The microsporidian parasites Nosema ceranae and Nosema apis are widespread in honeybee (Apis mellifera) colonies across Scotland
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Nosema ceranae is spreading into areas where Nosema apis already exists. N. ceranae has been reported to cause an asymptomatic infection that may lead, ultimately, to colony collapse. It is thought that there may be a temperature barrier to its infiltration into countries in colder climates. In this study, 71 colonies from Scottish Beekeeper’s Association members have been screened for the presence of N. apis and N. ceranae across Scotland. We find that only 11 of the 71 colonies tested positive for spores by microscopy. However, 70.4 % of colonies screened by PCR revealed the presence of both N. ceranae and N. apis, with only 4.2 or 7 % having either strain alone and 18.3 % being Nosema free. A range of geographically separated colonies testing positive for N. ceranae were sequenced to confirm their identity. All nine sequences confirmed the presence of N. ceranae and indicated the presence of a single new variant. Furthermore, two of the spore-containing colonies had only N. ceranae present, and these exhibited the presence of smaller spores that could be distinguished from N. apis by the analysis of average spore size. Differential quantification of the PCR product revealed N. ceranae to be the dominant species in all seven samples tested. In conclusion, N. ceranae is widespread in Scotland where it exists in combination with the endemic N. apis. A single variant, identical to that found in France (DQ374655) except for the addition of a single nucleotide polymorphism, is present in Scotland.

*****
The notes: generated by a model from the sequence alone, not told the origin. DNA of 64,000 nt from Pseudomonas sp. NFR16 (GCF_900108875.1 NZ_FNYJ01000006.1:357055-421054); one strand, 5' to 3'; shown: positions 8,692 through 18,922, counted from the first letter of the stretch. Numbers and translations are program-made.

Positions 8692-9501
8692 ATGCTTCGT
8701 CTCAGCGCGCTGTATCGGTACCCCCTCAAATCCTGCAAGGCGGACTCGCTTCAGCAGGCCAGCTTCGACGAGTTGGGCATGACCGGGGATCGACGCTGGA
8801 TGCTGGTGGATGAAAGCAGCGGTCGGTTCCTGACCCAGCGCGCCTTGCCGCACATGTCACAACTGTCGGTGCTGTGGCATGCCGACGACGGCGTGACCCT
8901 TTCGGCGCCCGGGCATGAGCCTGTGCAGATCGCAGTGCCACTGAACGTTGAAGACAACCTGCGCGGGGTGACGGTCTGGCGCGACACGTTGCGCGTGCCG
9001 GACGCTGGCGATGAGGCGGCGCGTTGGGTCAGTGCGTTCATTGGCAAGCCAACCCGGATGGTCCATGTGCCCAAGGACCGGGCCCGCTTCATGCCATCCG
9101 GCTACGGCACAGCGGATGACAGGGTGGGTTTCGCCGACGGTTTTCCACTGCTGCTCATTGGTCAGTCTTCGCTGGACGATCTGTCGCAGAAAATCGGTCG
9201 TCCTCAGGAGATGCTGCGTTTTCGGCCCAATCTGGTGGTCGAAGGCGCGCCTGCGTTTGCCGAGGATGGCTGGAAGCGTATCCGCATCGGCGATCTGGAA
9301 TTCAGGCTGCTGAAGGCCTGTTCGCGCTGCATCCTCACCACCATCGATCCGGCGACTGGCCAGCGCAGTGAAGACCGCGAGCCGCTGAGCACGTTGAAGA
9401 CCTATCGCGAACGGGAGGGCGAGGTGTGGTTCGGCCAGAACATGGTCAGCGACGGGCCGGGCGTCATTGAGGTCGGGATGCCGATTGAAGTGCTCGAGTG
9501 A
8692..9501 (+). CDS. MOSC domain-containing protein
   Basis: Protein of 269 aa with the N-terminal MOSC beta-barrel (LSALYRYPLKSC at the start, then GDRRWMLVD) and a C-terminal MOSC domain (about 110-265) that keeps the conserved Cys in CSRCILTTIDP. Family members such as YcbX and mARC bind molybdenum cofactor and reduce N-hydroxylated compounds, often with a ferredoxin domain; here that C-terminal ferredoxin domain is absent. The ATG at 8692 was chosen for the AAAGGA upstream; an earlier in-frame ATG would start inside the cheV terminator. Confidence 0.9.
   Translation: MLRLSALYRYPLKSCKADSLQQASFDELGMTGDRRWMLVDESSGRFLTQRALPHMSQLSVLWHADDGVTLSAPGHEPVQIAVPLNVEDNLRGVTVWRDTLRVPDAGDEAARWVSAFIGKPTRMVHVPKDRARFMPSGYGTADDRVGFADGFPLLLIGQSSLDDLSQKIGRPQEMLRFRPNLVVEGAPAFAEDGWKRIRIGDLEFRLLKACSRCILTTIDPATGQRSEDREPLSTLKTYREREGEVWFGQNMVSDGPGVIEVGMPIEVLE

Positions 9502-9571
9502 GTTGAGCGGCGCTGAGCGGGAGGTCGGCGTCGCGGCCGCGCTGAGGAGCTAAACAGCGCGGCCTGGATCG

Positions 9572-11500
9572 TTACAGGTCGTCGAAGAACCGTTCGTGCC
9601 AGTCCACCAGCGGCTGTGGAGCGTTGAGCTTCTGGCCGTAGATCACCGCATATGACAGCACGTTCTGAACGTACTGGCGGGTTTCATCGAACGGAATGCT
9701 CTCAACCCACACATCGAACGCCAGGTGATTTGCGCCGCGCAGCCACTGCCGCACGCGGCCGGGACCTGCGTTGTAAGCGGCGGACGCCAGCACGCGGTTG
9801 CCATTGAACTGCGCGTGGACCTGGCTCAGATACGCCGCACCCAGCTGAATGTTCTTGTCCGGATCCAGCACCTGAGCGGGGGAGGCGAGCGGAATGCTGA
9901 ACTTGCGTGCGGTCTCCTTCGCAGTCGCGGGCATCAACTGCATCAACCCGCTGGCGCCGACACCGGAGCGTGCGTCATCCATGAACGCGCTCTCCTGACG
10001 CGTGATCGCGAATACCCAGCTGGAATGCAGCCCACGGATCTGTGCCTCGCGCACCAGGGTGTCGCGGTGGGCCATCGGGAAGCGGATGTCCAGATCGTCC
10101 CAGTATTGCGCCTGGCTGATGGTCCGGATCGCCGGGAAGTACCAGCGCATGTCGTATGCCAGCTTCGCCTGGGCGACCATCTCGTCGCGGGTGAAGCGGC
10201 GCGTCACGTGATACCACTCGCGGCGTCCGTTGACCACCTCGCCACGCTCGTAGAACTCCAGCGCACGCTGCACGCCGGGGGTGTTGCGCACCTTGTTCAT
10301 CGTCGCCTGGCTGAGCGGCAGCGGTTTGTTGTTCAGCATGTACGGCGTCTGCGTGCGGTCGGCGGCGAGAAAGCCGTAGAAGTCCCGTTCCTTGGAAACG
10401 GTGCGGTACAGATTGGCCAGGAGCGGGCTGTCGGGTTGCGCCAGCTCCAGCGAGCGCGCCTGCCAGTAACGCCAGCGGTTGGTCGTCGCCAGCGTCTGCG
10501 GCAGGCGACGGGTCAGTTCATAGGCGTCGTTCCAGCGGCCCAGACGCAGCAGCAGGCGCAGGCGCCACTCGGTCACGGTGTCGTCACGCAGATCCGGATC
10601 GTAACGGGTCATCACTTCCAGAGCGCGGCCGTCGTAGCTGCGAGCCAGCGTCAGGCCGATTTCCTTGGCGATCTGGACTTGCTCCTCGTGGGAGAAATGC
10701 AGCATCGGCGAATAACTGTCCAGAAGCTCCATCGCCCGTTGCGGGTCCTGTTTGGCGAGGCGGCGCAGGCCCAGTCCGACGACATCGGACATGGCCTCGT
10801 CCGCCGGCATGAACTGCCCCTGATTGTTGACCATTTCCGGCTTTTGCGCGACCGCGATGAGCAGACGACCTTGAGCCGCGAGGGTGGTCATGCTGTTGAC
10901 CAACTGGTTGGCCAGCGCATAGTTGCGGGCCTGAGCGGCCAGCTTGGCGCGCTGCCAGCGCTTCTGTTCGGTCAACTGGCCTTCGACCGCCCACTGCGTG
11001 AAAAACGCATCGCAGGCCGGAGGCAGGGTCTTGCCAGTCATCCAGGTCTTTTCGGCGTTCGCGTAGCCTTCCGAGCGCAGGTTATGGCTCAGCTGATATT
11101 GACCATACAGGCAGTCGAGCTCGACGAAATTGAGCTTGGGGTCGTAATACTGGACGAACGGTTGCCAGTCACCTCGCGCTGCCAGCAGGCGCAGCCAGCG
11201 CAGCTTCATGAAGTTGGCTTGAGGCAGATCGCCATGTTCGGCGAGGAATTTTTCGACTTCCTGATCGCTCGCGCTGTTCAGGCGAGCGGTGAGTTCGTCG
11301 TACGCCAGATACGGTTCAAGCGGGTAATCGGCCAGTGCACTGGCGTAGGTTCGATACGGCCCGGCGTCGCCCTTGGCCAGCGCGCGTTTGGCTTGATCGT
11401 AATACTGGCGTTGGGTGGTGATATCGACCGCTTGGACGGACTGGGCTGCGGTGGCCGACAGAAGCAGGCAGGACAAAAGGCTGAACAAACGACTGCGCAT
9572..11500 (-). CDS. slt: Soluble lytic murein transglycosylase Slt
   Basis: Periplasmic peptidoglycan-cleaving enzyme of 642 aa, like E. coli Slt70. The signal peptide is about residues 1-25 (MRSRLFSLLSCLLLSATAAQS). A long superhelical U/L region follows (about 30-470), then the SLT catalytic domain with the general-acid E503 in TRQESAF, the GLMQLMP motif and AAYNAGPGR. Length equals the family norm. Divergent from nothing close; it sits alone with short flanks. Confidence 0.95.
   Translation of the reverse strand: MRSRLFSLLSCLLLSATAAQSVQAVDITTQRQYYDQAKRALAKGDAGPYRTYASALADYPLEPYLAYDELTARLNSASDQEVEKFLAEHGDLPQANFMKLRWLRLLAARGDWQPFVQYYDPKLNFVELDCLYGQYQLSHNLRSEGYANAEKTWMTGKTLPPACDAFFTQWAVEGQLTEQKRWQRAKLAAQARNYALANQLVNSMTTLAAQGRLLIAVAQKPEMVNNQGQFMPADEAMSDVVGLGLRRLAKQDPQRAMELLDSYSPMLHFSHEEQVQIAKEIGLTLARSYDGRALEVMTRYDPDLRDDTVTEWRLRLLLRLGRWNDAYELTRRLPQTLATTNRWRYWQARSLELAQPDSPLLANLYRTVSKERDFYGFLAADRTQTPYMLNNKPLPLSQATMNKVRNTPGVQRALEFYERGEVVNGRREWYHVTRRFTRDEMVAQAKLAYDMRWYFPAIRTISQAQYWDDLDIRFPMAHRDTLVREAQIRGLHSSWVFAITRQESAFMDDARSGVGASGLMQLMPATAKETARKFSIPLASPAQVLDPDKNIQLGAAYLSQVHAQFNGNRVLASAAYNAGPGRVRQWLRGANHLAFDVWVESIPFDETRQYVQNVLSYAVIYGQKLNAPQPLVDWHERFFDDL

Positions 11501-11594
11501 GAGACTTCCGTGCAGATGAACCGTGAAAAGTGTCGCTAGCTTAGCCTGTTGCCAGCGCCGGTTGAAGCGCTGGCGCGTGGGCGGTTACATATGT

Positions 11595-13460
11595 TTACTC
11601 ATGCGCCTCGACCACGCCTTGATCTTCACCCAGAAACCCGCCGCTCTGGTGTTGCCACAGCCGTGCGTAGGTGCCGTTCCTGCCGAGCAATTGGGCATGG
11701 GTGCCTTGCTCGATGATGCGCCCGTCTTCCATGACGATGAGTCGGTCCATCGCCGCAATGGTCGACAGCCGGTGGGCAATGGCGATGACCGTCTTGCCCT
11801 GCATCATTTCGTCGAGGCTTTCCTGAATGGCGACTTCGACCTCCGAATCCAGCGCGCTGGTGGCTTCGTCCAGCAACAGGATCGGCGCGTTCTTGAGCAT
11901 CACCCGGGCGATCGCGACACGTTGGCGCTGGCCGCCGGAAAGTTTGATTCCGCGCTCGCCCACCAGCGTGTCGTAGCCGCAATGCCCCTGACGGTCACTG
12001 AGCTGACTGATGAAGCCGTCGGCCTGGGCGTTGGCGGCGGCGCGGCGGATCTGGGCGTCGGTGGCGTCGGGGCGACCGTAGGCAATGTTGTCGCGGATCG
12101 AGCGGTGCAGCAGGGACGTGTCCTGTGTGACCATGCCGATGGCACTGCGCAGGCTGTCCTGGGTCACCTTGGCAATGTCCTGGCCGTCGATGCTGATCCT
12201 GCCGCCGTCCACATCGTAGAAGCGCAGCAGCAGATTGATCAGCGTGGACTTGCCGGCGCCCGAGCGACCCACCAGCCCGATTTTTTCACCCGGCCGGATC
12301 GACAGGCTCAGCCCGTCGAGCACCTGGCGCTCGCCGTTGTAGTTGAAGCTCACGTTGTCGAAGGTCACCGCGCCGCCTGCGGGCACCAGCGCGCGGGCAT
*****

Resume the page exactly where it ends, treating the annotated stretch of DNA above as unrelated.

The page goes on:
KeywordsVarroa Destructor Insect Pollinator Fumagillin Honey Production Small Spore
We thank the Scottish Beekeeper’s Association for their support in obtaining all the samples from their members across Scotland and the individual beekeepers participating, including Phil McAnespie, John Coyle, Alan Riach, Jim Ferguson, Helga Irvine, Ann Chilcott, Eric McArthur, and Mike Thornley. We also thank Bethany and Elaine Burch for technical assistance with the preparation of the samples. This study was supported by The Insect Pollinator Initiative (funded under the auspices of the Living with Environmental Change programme, by the Biotechnology and Biological Sciences Research Council, the Wellcome Trust, the Scottish Government, the Department for Environment, Food and Rural Affairs, and the Natural Environment Research Council (Ref. nos. BB/I00031/1 to CNC, BB/I000143/1 to GR and BB/I000178/1 to NR).
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